If you plant a different crop after another crop is harvested, this will not only give you more to harvest but it will cut back on pests and weeds which can’t get a foothold. Repace summer crops with fall crops. See our Fall Planting Calendar for your zip code.
Successive planting is the best way to stretch the harvest over a period of time. For example, sow radishes once a week, not all at once. Sow salad greens every two weeks. Sow early, mid, and late varieties of the same plant or seed different varieties of the same plant and they’ll mature at different times. Learn more about succession planting.
Plant fast-growing veggies among slow growers. By the time the slow growers need more room, the fast growers are done and gone. This is a great way to grow cool-season veggies into the warmer months. Shade created corn and vertical crops (such as climbing beans) allows you to grow radishes and lettuce in warmer weather.
8. Remove Rotting Plants and Debris
It goes without saying that you should not leave debris, diseased plant material, nor rotting leaves in the vegetable bed. This encourages more pests and stress on the plant—which will slow or stall its growth. Do your housekeeping and take care of your garden by keeping it clear of both weeds and dead plant material. You’ll have a better harvest.9.
9. Plan Ahead and Save Seeds
Not only does this save money, but also plants successfully grown in your garden from year to year will become acclimated to your particular area, and will therefore do better than seeds originating elsewhere. Store seeds properly in a cool, dry place out of sunlight. Note: Only non-hybrid seeds are good for seed saving if you want the plants to be true to their parent. Learn how to save vegetable seeds.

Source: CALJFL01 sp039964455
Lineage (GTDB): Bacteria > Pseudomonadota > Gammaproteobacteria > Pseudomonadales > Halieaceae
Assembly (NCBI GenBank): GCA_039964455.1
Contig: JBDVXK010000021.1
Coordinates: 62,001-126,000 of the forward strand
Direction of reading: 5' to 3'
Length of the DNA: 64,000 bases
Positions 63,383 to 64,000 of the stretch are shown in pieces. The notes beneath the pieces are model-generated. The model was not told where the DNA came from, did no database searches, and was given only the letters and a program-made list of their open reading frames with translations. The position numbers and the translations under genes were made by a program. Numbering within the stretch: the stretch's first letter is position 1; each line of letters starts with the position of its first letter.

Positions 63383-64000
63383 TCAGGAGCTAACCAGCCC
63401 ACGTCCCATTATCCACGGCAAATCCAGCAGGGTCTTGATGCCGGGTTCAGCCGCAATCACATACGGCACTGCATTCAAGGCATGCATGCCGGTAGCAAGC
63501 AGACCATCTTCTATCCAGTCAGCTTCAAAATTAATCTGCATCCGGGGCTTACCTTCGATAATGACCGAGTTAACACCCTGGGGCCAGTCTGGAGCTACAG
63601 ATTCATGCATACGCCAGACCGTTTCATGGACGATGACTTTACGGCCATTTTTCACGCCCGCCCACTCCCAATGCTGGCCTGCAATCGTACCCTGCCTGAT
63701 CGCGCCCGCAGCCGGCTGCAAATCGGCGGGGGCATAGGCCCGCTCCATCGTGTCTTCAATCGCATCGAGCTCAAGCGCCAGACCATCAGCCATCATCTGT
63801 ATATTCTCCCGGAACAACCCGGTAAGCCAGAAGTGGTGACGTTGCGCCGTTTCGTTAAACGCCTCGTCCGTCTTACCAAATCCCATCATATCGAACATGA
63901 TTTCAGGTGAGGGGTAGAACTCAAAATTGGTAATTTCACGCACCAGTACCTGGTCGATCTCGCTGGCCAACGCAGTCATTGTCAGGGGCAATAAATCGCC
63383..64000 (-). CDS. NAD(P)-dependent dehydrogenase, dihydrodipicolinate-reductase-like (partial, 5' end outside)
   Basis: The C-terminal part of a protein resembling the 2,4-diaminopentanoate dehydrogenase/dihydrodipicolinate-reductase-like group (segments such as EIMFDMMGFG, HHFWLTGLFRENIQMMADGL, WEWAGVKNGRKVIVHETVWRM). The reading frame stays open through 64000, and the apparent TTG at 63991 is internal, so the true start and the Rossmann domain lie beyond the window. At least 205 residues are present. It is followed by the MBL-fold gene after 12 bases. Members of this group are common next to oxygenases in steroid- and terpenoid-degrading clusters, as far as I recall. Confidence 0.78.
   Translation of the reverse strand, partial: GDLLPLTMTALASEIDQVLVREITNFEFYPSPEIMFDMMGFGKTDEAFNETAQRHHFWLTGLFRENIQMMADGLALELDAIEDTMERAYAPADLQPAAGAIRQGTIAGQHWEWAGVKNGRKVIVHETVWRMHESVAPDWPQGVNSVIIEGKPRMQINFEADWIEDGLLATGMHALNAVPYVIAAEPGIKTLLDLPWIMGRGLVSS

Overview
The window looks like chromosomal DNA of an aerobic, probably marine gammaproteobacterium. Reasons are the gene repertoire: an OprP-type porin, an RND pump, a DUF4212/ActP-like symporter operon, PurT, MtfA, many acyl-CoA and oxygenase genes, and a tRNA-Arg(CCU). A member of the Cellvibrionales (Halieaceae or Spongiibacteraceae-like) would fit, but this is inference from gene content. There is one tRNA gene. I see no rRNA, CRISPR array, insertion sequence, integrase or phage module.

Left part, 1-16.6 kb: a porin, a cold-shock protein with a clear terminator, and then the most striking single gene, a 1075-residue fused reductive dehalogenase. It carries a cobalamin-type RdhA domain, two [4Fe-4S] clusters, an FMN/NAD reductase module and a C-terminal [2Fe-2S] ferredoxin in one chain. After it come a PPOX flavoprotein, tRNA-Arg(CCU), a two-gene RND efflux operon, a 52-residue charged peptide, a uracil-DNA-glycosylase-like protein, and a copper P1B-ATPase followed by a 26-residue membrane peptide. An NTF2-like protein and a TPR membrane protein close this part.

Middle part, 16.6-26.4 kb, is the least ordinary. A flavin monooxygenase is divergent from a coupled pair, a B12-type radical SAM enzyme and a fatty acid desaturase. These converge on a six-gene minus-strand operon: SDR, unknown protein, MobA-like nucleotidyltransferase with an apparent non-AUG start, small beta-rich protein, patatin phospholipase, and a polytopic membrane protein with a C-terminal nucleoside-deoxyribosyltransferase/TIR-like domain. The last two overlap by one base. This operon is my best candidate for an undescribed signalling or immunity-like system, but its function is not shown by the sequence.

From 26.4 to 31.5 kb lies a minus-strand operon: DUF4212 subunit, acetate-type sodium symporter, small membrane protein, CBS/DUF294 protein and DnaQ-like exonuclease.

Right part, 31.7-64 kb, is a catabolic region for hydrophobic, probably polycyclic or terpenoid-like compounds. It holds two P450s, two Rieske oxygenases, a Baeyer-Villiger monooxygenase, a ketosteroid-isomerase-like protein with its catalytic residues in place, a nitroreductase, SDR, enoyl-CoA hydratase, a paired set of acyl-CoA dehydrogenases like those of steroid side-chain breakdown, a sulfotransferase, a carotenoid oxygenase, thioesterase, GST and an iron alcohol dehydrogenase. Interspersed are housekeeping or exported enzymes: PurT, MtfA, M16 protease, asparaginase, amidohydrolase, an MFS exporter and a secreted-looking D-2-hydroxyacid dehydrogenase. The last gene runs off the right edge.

10. Start Seeds Indoors
We’re thinking ahead here, but get a two- to three-month jump on next year’s planting season by starting seeds indoors. Seeds that you start yourself grow much faster in the soil versus store-bought transplants. It’s important to use grow lights as winter window-sill light isn’t enough. A whitelight fluorescent tube will cost you much less than a nursery grow-light if you can’t afford grow lights.
None of these techniques are exactly rocket science, but by applying each you’ll almost certainly be able to eke out more from your fruiting and pod-producing vegetables—and others for that matter. How do you keep your pickings coming? You can let us know by dropping us a comment below.
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Thank you for this informative video. Will letting a few beans stay on the vine to produce seeds for next year's planting while picking all of the others still cause the plant to stop producing and start to die?
When some pods are allowed to reach maturity the plant assumes its work is done as it has produced the next generation of beans, so it won’t continue to produce lots of pods.
The best way to save seeds is to pick the strongest plant (i.e., with good genetics which work well in your garden) and save seeds from that one plant, letting all its pods reach maturity. Then harvest all the beans from the other plants so that they keep producing.